Fig___ Class 58 in Mainline 'grey' livery
Sketch of class 58 loco

Load Haul opted for black with an orange cantrail line and orange cab sides on its loco's with the logo again centrally placed on the locomotive side.

Fig___ Class 56 in Loadhaul livery
Sketch of class 56 loco

English Welsh & Scottish, the all-freight company set up in 1996 initially adopted a plain red livery with a gold (not shiny) stripe along the locomotive side. The early livery had EW&S and the locomotive number in red on the gold stripe, from about 1997 this changed to EWS and the number.

Fig___ Class 47 in EWS livery
Sketch of class 47 loco

In 1998 the logo for EWS was introduced featuring outline drawings of a lion, a dragon and a stags head. The logo was selected from a number of designs produced in response to a competition run by one of the railway magazines, the winning designer receiving a 'cab ride' on an EWS train. When the EWS class 66 locomotives arrived in 1998 they were painted in a revised livery where the gold stripe was formed into a 'lightning bolt' on the locomotive side.

Fig___ EWS Class 66

EWS Class 66
Photo courtesy Sara Dee.

Direct Rail Services had a small fleet of Class 20 locomotives in its dark blue livery with DRS in white on the side of the engine casing. They subsequently obtained some Class 37 locomotives and (I believe) some Class 47's, the livery remained unchanged.

Fig___ Class 20 in DRS livery
Sketch of class 20 loco

The Class 59 locomotives of Foster Yeoman were painted in their own livery from their introduction in 1985. In 1990 ARC introduced four similar locomotives and these were painted in their house colours.

National Power operated a fleet of dark blue liveried Class 59 locomotives from XXX until 1998 when they were sold to EWS. The locomotives remained in their National Power livery for some time after the change of ownership.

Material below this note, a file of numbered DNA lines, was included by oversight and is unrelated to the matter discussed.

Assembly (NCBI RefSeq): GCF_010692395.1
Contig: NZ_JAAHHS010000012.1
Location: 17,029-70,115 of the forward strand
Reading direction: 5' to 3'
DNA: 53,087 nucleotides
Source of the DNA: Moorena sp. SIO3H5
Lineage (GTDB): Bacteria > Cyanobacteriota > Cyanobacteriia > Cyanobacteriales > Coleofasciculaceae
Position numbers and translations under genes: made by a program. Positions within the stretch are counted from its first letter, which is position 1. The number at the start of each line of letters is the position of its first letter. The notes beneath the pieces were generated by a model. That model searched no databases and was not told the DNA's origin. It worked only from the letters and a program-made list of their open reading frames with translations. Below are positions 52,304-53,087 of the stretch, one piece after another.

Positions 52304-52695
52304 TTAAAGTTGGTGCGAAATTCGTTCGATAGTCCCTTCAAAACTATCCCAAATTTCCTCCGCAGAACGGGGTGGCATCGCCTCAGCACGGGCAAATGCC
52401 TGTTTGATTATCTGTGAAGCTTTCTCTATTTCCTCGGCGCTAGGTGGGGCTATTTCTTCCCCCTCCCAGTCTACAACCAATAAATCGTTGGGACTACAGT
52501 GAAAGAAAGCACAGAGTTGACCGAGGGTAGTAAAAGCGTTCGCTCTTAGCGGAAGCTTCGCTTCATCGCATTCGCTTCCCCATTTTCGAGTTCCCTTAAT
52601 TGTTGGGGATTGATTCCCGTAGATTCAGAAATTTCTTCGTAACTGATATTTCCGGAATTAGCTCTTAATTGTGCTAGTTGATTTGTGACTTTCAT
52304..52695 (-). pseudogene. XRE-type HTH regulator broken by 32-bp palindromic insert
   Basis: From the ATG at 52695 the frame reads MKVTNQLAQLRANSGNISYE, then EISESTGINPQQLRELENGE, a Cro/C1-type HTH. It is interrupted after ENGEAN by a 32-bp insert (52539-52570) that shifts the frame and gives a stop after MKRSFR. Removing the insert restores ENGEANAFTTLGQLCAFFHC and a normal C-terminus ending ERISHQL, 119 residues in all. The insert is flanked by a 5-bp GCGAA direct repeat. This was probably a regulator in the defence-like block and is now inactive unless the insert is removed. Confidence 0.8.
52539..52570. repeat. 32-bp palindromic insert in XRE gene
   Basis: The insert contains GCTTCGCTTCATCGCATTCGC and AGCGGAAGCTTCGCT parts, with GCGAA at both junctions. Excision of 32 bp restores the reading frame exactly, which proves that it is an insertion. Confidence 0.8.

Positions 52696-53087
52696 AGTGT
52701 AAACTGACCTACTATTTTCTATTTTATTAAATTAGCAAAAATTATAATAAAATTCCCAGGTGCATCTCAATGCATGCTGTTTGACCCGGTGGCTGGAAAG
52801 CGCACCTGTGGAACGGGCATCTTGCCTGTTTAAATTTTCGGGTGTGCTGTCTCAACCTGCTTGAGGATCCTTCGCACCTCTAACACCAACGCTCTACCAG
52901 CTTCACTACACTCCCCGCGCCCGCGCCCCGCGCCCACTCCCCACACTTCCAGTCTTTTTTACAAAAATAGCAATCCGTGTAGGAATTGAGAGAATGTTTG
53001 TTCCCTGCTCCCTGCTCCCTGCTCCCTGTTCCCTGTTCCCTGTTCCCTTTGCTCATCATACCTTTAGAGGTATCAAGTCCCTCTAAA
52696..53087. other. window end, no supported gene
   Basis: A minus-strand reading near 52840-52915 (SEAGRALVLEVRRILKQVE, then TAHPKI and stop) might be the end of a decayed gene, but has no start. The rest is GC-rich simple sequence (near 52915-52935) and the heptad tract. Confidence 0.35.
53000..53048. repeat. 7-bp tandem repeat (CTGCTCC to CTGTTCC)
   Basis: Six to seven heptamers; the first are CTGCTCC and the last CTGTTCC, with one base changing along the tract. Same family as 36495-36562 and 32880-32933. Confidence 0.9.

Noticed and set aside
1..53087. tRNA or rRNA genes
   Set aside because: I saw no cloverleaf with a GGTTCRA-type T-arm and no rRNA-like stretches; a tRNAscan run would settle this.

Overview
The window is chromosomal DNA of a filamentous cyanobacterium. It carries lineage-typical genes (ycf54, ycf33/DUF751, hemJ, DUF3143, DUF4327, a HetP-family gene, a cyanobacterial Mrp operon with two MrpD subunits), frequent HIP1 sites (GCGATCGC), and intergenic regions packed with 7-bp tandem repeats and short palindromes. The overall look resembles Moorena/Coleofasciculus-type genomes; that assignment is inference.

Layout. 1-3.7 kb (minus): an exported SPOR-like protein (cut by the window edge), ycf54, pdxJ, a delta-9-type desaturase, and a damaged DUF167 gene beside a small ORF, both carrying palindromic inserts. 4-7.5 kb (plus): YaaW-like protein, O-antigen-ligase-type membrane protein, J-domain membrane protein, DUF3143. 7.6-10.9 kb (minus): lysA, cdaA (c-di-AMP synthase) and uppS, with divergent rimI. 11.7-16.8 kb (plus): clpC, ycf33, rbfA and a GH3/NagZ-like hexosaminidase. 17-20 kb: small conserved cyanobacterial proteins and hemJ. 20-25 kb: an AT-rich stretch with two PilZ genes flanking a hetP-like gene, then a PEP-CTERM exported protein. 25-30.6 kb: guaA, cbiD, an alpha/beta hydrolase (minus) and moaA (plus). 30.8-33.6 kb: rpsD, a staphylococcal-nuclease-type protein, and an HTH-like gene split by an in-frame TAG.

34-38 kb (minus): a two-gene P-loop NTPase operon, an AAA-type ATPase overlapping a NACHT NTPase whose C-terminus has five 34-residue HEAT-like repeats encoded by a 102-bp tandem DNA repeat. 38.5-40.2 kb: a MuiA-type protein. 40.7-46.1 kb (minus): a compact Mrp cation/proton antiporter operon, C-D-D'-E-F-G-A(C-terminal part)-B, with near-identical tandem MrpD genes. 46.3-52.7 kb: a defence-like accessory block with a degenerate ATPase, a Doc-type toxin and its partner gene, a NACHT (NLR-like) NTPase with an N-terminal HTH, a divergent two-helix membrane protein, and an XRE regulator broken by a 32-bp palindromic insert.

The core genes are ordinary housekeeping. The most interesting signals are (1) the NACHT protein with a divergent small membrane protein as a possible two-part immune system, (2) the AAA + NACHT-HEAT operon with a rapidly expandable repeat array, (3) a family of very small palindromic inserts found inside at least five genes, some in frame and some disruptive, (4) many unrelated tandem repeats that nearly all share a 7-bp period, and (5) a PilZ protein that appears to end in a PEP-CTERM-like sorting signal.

Freightliner initially used a basic plain grey body with their triangular logo and the word Freightliner in red.

Fig___ Class 87 in early Freightliner livery
Sketch of class 87 loco

This livery has remained in place on several locomotives, I saw a Class 90 so marked in 2005. In 1998 Freightliner adopted a new livery for their locomotives of dark green with the Freightliner name in yellow. The ends of the locomotives remain yellow.

Fig___ Class 57 in Freightliner livery (2004)
Sketch of class 57 loco

By the end of the twentieth century locomotives with BR freight sector markings, BR departmental markings, trainload company markings, leasing company livery (mainly Porterbrook and rare by 1998) and EWS maroon livery were all operating in the Manchester area. I have not yet seen a loco in Porterbrook livery however there is a coach in this livery which seems to be resident at Manchester carriage sidings. The livery is handed, that is it is reversed on the opposite side.

Fig___ Coach in Porterbrook livery (2004)
Sketch of class Coach in Porterbrook livery

By the late 1990s a new system of applying livery was in use, this lays down vinyl cut-out shapes. When they were introduced it was claimed that this use of vinyl was cheaper and faster than traditional paint and transfer methods and that the vinyl was better able to withstand the anti-graffiti washing that by this time was a regular feature of the railways. The vinyl is thicker than the traditional transfers, if you get up close you can see it stands slightly proud, but it can be made and applied in complex shapes with strong colours and became standard for passenger multiple units. I am not sure if these vinyl 'transfers' are used on freight engines, although I think not (I could be wrong on that).